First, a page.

WASHINGTON—Supreme Court justices seemed skeptical of environmentalist arguments that an appeals court was right to invalidate a U.S. Forest Service permit needed for a planned $8 billion natural gas pipeline.
The Atlantic Coast Pipeline proposed by Richmond, Virginia-based Dominion Energy Inc. is supposed to run 604.5 miles, bringing fracked natural gas from the Marcellus Shale basin in West Virginia to Virginia and North Carolina. With a diameter of 42 inches, the pipeline would have a capacity of up to 1.5 billion cubic feet of gas per day.
Dominion is developing the pipeline with Charlotte, North Carolina-based Duke Energy Corp., and hopes to get construction started mid-year and finished by late 2021. A regulatory review of the impact of the project on endangered species is not yet complete.
After other regulators approved the project, the U.S. Forest Service, which is part of the U.S. Department of Agriculture, decided to allow the pipeline to cross underneath a portion of the nearly 2,200-mile Appalachian National Scenic Trail that winds through 14 states stretching from Georgia to Maine, but the 4th Circuit Court of Appeals sided with environmentalists and overruled the agency.
The Trump administration supports Dominion Energy’s pro-development position.
The appeals court said the authority to grant pipeline rights-of-way ought to rest instead with the National Park Service, which is part of the U.S. Department of the Interior, because the pipeline’s footprint runs through the George Washington National Forest in Virginia and West Virginia and Monongahela National Forest in West Virginia.
Supporters of the pipeline say the appeals court incorrectly substituted its judgment for that of Congress and the executive branch. They say the appeals court was wrong to find that the Forest Service lacked authority under the federal Mineral Leasing Act to approve a right-of-way for a pipeline that crosses the Appalachian Trail.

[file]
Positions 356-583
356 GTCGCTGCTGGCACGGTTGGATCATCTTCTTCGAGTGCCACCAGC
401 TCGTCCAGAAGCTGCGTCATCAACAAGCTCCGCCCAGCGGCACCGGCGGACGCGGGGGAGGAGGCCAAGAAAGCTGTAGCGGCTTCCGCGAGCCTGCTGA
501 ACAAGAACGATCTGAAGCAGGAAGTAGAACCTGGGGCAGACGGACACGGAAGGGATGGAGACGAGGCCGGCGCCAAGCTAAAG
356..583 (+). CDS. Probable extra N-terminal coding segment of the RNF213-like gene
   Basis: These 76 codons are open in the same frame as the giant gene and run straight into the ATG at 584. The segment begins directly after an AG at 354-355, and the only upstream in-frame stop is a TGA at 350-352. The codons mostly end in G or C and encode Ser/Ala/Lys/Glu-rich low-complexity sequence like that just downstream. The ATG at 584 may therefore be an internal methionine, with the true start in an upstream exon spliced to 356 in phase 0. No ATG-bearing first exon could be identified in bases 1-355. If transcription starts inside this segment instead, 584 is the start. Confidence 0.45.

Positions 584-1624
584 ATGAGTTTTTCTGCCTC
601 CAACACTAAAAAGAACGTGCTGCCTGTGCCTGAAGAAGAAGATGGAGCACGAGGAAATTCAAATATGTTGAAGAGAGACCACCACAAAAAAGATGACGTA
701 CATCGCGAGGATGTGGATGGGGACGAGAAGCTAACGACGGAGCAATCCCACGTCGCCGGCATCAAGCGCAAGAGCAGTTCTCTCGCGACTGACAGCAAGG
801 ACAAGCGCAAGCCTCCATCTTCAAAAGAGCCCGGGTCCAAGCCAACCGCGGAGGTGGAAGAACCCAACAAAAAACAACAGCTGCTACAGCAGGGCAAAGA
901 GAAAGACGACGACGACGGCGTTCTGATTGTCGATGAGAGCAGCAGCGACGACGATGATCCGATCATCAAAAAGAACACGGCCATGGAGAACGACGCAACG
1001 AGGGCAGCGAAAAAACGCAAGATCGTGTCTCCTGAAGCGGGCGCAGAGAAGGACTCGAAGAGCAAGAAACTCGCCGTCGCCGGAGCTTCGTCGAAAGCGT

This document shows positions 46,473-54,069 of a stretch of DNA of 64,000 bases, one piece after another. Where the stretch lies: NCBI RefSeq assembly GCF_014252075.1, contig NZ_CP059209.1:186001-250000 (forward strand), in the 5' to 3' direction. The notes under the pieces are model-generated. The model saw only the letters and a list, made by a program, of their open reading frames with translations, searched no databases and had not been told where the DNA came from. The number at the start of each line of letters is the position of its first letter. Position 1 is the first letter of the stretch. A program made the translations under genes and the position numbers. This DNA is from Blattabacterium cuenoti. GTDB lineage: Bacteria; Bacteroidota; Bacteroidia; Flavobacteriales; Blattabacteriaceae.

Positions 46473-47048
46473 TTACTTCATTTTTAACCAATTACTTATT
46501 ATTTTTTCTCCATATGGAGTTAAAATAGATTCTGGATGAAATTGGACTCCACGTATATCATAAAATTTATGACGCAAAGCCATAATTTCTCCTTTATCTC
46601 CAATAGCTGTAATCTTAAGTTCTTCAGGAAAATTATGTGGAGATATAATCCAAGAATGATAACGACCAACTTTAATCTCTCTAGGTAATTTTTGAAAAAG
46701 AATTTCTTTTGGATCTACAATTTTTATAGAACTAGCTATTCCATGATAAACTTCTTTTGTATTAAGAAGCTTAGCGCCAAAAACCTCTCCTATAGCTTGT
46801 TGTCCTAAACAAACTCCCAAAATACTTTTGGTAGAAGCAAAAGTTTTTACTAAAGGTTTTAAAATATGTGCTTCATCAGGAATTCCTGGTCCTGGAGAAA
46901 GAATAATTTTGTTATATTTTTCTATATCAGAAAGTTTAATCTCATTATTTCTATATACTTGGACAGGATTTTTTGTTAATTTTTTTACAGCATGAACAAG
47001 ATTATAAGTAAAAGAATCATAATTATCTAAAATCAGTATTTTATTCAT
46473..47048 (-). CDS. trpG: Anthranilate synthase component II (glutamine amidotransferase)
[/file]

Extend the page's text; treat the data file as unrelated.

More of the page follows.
Anthony A. Yang from the U.S. Solicitor General’s Office said during oral arguments Feb. 24 that without the right-of-way, “the whole enterprise is done,” adding the parties involved would “have to start over.”
“If a tree falls on forest lands over the trail, it’s the Forest Service that’s responsible for it,” Yang said. “You don’t call the nine Park Service employees at Harpers Ferry and ask them to come out and fix the tree.”
The environmentalists’ “theory is inconsistent with the [National Trails Systems] Act and would dramatically change the national trail system,” he said.
During oral arguments, the two consolidated appeals that formed the case were heard together: U.S. Forest Service v. Cowpasture River Preservation Association and Atlantic Coast Pipeline LLC v. Cowpasture River Preservation Association. The association is a nonprofit headquartered in Millboro, Virginia.
Dominion Energy and the Trump administration take the position that even though the National Park Service manages the Appalachian Trail, the land on which it sits is part of a national forest, which means it is within the jurisdiction of the Forest Service.
Justice Elena Kagan seemed perplexed, telling Yang that separating the trail from the land was “a difficult distinction to wrap one’s head around.”
Chief Justice John Roberts differed, comparing the trail to an easement, in which someone owns the land itself, but others have the right to cross it.
This “just doesn’t strike me as that unusual a concept,” he said.
Roberts also seemed incredulous at the arguments advanced by Michael K. Kellogg on behalf of the association.
The jurist asked Kellogg if it was his position that the Appalachian Trail constituted an “impermeable barrier” between the natural gas pipeline and the communities to its east that need the energy it would bring.
“Absolutely incorrect, Your Honor,” the lawyer replied, saying that there are “55 pipelines currently running under the Appalachian Trail,” 19 of which are on federal land by virtue of permanent easements, and two of which are on state and local lands.
Justice Sonia Sotomayor told Kellogg he didn’t appear to have proven “the parade of horribles that have been put forth.”
She said her “most serious” concern was the view that “the entire trail” can be used to “stop pipelines or other things across the country.”
Kellogg said that in the past 50 years, “there has not been a single new pipeline right-of-way through federal lands under the Appalachian Trail,” though some have been granted on “state, local, and private lands.”
This article by Matthew Vadum appeared Feb. 24, 2020, in The Epoch Times.